The California citrus industry brings in over $2 billion annually and accounts for 22,000 jobs.
Although cultivation can be found throughout the state, most production comes from Tulare, Kern, Ventura, Riverside, and San Diego counties, with fruit available most of the year.
It all began centuries ago with Spanish explorers from Mexico who planted lemon and orange trees—which William Wolfskill then used to establish the first commercial citrus grove in present-day Los Angeles.
Eliza and Luther Tibbets of Riverside are credited with the next phase: planting a Brazilian orange variety with a distinctive ‘navel.’ The fruit took well to the climate, was seedless, exceptionally sweet, and ripened in winter. The rest, as they say, is history and today.
Weather Conditions and Flavor
Citrus trees were minimally impacted by California’s drought, due to highly developed irrigation systems. Though most predict a smaller crop than last year, the 2017-18 season should bring in around 70 million cartons.
Heather Mulholland, COO of Mulholland Citrus in Orange Grove, says many existing orchards were at their peak last season. There were also many “new plantings in the last few years and those trees are starting to bear.” Pricing, too, has been favorable. “We’re especially optimistic about prices in the mandarin category.”
“This year may be 10 percent lighter on navels, but with lighter volume you get bigger size,” shares Jeff Olsen, president of Chuck Olsen Company in Visalia. “Fluctuations in temperature makes the trees work harder and more nutrients get to the fruit, creating a higher sugar content.”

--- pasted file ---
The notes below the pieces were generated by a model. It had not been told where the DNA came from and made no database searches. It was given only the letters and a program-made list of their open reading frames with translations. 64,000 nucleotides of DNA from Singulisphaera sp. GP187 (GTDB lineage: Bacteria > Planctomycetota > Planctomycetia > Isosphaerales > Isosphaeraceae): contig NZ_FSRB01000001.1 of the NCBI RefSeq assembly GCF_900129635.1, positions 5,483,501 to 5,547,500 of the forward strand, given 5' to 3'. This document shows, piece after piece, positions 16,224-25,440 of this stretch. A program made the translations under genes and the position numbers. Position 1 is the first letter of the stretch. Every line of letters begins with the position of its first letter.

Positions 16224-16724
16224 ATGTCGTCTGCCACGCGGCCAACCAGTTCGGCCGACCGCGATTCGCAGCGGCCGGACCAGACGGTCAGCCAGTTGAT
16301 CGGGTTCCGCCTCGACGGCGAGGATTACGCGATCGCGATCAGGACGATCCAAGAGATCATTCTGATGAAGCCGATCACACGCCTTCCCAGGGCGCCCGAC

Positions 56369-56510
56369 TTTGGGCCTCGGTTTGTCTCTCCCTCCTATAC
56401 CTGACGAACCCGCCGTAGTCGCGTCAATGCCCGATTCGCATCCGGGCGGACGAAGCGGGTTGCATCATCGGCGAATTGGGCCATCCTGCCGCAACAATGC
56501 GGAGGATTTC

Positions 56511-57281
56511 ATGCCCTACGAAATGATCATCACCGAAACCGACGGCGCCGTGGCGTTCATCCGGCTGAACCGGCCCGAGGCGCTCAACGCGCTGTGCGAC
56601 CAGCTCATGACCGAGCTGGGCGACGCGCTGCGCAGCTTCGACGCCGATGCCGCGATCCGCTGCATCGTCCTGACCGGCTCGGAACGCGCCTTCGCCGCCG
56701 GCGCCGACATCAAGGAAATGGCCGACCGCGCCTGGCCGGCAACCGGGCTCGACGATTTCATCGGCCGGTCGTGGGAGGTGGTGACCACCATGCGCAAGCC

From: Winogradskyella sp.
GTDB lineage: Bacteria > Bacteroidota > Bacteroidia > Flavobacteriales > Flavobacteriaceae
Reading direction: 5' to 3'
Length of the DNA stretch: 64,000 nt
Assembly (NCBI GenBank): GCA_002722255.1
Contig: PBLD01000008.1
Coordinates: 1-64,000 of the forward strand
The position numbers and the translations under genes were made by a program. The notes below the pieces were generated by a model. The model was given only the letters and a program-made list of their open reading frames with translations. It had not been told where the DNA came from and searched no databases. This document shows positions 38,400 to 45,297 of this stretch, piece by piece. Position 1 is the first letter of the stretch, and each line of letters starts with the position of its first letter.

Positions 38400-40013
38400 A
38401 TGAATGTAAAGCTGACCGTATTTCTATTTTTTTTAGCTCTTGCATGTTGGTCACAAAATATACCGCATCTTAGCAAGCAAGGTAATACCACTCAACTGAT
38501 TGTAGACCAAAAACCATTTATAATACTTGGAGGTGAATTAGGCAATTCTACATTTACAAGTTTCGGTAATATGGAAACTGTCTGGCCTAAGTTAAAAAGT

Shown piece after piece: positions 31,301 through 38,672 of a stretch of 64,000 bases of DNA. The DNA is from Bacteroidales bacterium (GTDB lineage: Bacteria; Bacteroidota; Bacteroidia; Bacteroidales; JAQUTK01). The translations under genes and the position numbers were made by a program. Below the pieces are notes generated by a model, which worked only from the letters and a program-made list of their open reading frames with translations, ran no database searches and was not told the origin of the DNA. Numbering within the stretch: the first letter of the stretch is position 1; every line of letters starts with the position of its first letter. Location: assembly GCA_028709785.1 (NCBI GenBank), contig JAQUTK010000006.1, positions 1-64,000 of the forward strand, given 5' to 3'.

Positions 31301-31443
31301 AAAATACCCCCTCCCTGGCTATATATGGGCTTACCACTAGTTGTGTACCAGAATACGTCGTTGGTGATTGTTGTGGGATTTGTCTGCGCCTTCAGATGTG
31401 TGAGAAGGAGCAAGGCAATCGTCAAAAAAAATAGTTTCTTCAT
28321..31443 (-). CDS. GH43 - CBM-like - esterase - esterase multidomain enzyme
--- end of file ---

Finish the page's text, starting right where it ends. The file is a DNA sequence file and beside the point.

“Size is impacted by water,” adds Joan Wickham, director of advertising and public relations at Sunkist Growers cooperative in Valencia. “As for taste—weather, soil, and California’s ideal climate of warm days and cool nights all contribute to achieving that perfect balance of sweet and tart.”
Pablo Mercado, Sr., sales director for Citrus Plus, Inc., echoes Wickham’s thoughts, taking it a step further. “Less water means a higher concentration of sugars, though the fruit may not look as good,” he explains. “Big retailers care more about the cosmetic quality of fruit because consumers are willing to pay more. It’s kind of a tradeoff—good looks versus sweetness.”
Florida’s challenges have proven beneficial to California producers. Joel Nelsen is president and CEO of the Exeter-based California Citrus Mutual, which represents over 2,500 citrus growers. “California supplies 85 percent of the nation’s fresh citrus; on average, even without citrus greening and hurricanes, we were number-one in fresh orange production for the last 40 years or so. Florida produces fruit for juice; we mostly compete with ourselves in the fresh market, although citrus from Spain and other Mediterranean countries can affect our efforts.”